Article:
The First Version of Mordor?
In March of 1998 I uploaded the first version of the Dark Tower on free web hosting space, that was available to me at the time. After looking at it for a few days, I asked myself… “So what’s next?”
“I uploaded my one lowly page of animation and called it Mordor!” ~ Joe Russell
Amazingly, I still have the Photoshop file I used to create the original version of the animated Barad-dûr back in 1998. I called the file darktowr1.psd.
After uploading the first HTML file, I realized I wanted to add more pages, about Sauron, the Black Gate, the Nazgûl and more!
I knew I would need a menu, which people could choose from to go to the different pages. So in that same Photoshop file, I added a menu to the left with links to the pages. I titled them The Dark Lord, Barad-dûr, Orodruin, The Nazgûl, The Morannon, Gollum and Shelob’s Lair. I cut up the file once it was complete and reassembled it in an HTML file to create the links I needed. Then I began working on more pages.
It soon became clear, that what I really wanted to do was create a website that featured all of the evil creatures and dark places in Middle-earth, along with quotes from Tolkien’s writings and illustrations from the many wonderful artists who had been illustrating The Hobbit and The Lord of the Rings for years. So I soon added the Dark Servants and the Dark Domains to my Mordor menu!
These were the ‘wild west’ days of the internet, when everyone who chose to express themselves on this newly christened World Wide Web had to figure it out as they went. There were no design templates or pre-programmed and coded pages to chose from, you had to do it all yourself. What takes me only seconds to post today, took hours of determined trial and error to see what worked and what didn’t.
For me animation was a big part of what I wanted for the pages in Mordor. I wanted those who came to my site to feel like they had really entered into Mordor. However, getting things to move and change on the internet was tricky back then and in some respects is still difficult today. Back then it was animated gifs tucked into cutup parts of a .jpg file, which then had to be re-assembled in HTML. You can go HERE to see how crude the original attempts were, but to me it was an exciting way to share my passion for Middle-earth! Even though it was a labor of love to create these pages, it was well worth it when someone who appreciated Mordor as much as I did saw this site and loved it!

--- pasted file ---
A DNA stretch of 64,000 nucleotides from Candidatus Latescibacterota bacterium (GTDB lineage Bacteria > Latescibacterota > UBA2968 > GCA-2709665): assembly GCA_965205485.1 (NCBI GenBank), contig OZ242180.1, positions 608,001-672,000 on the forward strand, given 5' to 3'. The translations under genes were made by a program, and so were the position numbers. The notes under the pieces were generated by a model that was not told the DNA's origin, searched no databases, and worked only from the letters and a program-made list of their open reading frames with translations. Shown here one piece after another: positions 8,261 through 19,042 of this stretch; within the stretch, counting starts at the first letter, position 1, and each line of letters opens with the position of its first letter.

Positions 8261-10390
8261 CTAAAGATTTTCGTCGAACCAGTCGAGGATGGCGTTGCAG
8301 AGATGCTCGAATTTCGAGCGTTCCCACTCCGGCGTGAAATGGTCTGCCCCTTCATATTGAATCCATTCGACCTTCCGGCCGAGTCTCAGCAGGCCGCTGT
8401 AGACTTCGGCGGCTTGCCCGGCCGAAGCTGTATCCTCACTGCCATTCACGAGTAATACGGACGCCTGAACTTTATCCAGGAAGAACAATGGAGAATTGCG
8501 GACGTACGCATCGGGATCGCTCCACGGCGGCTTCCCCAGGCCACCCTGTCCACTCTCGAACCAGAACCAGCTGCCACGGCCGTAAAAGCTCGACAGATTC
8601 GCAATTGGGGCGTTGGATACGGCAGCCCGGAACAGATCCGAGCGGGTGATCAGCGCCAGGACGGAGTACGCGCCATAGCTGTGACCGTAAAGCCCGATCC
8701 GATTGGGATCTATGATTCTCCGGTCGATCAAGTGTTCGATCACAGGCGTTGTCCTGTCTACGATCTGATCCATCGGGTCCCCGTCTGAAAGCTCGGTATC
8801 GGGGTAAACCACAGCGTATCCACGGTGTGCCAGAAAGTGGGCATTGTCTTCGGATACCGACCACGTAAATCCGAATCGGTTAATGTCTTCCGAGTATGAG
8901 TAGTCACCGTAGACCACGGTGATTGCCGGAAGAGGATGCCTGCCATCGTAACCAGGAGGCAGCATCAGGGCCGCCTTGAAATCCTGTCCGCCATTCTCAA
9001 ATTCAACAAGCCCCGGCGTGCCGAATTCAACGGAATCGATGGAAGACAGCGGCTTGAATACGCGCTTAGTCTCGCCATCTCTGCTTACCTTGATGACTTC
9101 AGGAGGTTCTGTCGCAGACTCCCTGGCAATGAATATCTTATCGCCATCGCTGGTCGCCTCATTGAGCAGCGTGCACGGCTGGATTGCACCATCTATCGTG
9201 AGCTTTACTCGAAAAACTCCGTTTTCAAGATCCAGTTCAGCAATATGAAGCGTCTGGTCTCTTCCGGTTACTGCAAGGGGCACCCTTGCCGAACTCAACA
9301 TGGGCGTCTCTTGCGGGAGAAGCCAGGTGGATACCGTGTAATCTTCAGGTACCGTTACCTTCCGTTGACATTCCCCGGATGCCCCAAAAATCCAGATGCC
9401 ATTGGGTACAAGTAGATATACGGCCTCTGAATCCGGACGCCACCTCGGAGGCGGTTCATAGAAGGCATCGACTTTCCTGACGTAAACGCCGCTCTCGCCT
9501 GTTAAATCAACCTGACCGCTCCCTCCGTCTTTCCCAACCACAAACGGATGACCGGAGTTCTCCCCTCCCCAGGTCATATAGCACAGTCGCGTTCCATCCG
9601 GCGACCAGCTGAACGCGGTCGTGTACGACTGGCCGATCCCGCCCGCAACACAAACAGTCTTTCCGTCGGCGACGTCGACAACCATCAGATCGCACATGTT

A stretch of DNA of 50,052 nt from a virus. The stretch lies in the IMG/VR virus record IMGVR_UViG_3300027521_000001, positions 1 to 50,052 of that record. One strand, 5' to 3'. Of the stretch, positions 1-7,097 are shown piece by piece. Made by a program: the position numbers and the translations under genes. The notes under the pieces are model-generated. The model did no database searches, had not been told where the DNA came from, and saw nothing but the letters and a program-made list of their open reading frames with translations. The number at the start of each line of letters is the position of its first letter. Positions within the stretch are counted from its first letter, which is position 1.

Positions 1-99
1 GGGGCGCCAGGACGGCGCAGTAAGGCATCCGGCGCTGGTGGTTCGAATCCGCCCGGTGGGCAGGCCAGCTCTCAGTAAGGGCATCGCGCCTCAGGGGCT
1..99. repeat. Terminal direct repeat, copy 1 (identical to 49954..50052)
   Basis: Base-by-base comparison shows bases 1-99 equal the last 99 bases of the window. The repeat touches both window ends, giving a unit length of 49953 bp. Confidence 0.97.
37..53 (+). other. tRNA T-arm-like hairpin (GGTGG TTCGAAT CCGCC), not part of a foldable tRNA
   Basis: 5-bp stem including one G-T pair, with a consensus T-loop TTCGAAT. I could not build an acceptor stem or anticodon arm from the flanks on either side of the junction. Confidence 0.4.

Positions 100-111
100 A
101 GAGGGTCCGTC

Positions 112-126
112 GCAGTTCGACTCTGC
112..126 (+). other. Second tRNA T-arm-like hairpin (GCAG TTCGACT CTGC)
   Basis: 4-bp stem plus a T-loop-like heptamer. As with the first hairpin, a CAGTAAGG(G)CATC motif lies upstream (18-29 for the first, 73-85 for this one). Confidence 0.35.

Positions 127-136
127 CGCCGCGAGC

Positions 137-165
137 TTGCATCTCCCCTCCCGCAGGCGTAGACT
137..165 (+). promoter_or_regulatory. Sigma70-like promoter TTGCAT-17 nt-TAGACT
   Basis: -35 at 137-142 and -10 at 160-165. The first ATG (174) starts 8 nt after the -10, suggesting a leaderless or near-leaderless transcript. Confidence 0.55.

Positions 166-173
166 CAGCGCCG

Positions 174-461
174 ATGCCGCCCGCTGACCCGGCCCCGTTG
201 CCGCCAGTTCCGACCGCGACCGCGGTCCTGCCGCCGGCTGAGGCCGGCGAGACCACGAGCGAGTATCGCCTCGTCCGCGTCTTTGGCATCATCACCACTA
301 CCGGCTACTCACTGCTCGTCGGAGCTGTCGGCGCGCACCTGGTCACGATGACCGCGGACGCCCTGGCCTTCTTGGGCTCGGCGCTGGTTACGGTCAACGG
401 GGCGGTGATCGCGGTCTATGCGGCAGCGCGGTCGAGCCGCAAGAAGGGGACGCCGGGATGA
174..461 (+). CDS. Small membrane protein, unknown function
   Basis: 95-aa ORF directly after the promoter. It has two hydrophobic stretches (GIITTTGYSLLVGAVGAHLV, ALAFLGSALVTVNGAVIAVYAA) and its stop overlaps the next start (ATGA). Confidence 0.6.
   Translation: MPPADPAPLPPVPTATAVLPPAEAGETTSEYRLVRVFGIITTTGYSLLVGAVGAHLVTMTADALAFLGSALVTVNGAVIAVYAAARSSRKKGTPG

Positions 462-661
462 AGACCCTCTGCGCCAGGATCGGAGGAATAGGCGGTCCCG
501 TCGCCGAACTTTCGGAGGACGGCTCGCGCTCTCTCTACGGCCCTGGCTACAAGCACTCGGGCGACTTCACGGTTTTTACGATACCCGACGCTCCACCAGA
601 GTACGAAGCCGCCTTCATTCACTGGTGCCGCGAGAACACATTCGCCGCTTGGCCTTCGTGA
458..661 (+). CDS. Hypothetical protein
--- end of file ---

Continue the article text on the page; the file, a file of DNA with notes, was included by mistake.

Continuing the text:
It that same year, a new shareware called Anfy Java was born. It was one of the first Windows + Apple Mac tools to add animated special effects you could easily add to web sites, including the popular “Lake Applet”, which went viral with millions of downloads. It worked perfectly for my Watcher in the Water page. Those early Java Scripts allowed me to add a new level of complexity to my vision of Middle-earth, but was only the beginning of my drive to create interactive content for Mordor.
I would eventually replace most of the animation with Macromedia Flash files, that allowed for more user interactivity and complex movement, sound and animation… but more on that in an upcoming post!
As I stated above, it’s lucky I saved that original Photoshop file, because a lot of the first website files were lost in time. There was a hard-drive crash, where I lost most of the first level versions of Mordor forever, that and the fact that at the time it never occurred to me that one day I might to want share with others those original HTML pages. I also wrote over some of the first HTML files, adding new elements and making changes to update the site. The web was and still is a fluid medium, that changes and updates constantly.
Luckily, I have been able to recreate some of those first pages from the original Photoshop file. Some of you might remember these early pages, but even if you don’t you can see how these pages influenced and are reflected in the ones we have today.